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The following letter is similar to one by the same author that was originally published in the Edmonton Journal on August 10. The Journal version of the letter was edited for brevity but contained the same information.
14 August, 2003
Once again, fellow students, education is under attack in Alberta. Unbelievably, this latest effort to increase the financial burden for students of higher education originates from within an educational institute. Athabasca University has asked the Alberta Government to let it “deregulate” tuition fees.
Is it a coincidence that recent Athabasca University advertisements featured Premier Ralph Klein as its star student? (Scary, isn’t it?) Klein is the author of Alberta’s ill-planned, and disastrously expensive energy deregulation program. In return for higher energy bills, Klein has offered Albertans the opportunity to buy energy services from Direct Energy/British Gas, a company with a history of unethical practices, including the illegal forging of customer signatures on energy contracts in Ontario. Welcome to Ralph’s world!
Has the Ralph Klein deregulation disease now infected institutes of higher learning? It appears that “Canada’s open university” will be the next victim of this “deregulation” mania. It is especially worrisome, though, that an institution which should be advocating the availability of higher learning would actually pursue a program that will be a deterrent for many students in financial need.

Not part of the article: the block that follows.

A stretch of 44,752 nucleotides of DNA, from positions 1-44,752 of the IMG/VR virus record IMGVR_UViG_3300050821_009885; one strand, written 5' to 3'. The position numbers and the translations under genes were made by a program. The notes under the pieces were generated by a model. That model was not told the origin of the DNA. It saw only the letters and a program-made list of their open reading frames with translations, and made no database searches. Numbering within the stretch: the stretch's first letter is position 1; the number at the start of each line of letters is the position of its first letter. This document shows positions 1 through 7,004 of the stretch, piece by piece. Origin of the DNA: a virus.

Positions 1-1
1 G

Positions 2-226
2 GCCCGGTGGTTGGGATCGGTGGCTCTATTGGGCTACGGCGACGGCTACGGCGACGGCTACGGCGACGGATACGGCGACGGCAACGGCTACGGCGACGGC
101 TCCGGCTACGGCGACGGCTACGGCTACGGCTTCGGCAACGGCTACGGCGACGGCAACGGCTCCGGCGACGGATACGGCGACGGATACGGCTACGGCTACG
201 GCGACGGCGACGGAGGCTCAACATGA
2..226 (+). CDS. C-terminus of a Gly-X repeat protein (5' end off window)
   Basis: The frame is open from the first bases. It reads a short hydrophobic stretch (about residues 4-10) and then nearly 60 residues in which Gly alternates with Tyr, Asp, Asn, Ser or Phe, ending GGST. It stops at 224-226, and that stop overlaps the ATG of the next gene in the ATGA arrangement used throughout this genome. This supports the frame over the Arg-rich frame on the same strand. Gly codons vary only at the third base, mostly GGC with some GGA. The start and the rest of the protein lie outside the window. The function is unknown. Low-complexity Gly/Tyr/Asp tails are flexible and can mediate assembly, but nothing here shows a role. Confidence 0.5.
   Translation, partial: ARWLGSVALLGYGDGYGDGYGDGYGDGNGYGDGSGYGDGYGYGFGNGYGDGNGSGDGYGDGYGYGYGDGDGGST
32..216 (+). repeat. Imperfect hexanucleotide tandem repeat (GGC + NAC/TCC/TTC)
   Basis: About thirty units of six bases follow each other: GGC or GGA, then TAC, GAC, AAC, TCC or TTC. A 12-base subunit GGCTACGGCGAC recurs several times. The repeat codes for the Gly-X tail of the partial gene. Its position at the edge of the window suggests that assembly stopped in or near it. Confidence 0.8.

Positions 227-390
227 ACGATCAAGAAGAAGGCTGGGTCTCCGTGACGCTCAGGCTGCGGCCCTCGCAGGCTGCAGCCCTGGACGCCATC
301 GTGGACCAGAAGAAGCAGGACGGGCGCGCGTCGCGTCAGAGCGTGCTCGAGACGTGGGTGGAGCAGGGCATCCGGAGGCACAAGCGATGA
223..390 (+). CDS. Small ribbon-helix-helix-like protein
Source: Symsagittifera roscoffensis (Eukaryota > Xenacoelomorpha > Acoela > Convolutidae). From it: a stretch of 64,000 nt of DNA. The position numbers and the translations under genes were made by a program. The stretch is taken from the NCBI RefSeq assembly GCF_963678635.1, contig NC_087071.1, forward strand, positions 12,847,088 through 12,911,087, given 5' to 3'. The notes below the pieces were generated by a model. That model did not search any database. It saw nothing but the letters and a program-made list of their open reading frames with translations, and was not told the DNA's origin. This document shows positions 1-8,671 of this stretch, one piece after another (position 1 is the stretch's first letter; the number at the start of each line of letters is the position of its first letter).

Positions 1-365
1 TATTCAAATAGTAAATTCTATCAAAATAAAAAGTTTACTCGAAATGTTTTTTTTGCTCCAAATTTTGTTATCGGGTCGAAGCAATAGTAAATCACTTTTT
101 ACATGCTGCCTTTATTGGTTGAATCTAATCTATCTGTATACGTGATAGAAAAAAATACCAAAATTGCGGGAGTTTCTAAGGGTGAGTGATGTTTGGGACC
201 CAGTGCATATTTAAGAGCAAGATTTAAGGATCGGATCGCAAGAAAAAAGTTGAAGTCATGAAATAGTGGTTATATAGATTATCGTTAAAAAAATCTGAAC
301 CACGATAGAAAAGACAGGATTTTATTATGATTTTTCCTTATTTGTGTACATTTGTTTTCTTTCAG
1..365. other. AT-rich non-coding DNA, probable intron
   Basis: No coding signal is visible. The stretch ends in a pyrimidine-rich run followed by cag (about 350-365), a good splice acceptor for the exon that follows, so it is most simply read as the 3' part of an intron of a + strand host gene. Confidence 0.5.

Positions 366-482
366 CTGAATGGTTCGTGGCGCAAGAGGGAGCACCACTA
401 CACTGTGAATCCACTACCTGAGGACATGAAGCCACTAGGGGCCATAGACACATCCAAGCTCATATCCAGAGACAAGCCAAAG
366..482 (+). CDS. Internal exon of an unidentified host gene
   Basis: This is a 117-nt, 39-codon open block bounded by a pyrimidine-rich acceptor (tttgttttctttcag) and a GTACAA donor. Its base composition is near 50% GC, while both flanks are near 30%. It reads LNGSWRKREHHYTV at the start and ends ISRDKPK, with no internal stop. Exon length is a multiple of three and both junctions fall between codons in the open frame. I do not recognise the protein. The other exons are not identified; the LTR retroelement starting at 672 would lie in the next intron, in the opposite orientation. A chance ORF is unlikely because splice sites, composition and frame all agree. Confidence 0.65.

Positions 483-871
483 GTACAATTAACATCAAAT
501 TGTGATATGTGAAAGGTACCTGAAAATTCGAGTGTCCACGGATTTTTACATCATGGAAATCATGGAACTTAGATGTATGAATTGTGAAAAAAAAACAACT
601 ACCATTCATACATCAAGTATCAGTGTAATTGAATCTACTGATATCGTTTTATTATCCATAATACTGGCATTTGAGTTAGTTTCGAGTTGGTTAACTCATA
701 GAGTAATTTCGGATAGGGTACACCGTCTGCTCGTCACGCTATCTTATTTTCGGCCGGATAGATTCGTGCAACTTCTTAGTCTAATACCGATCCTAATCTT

How can Athabasca University justify its request to charge fees higher than those of other public universities in Alberta? Ironically, Athabasca University should have lower expenses than other universities. The University of Alberta, for example, is a large complex of buildings that includes hundreds of classrooms, laboratories, and other facilities frequented by undergraduate students. In addition, the U of A is also faced with the costs of heating, cleaning, maintaining, and providing security for its sprawling campus. In comparison, Athabasca University offers very few classroom courses. Instead, most of its courses are offered almost exclusively as distance education, and therefore,Athabasca does not face the same large capital expenditures and associated expenses faced by other universities. If Athabasca U cannot offer courses for lower fees than other universities, it seems to me that there is something very wrong at Athabasca University. In short, although the President of the university has previously suggested that Athabasca University students do not have the same expenses as other students, it is very clear that Athabasca University does not have the same expenses that other universities have.
In the larger picture, however, we should all be concerned about the implications of tuition fee deregulation. If Athabasca University has no limits placed on its tuition fees, of course other educational institutions would want the same freedom. These changes would have catastrophic consequences for Albertans pursuing higher education. It is especially unfortunate when an institute of higher learning gets on the “deregulation” bandwagon.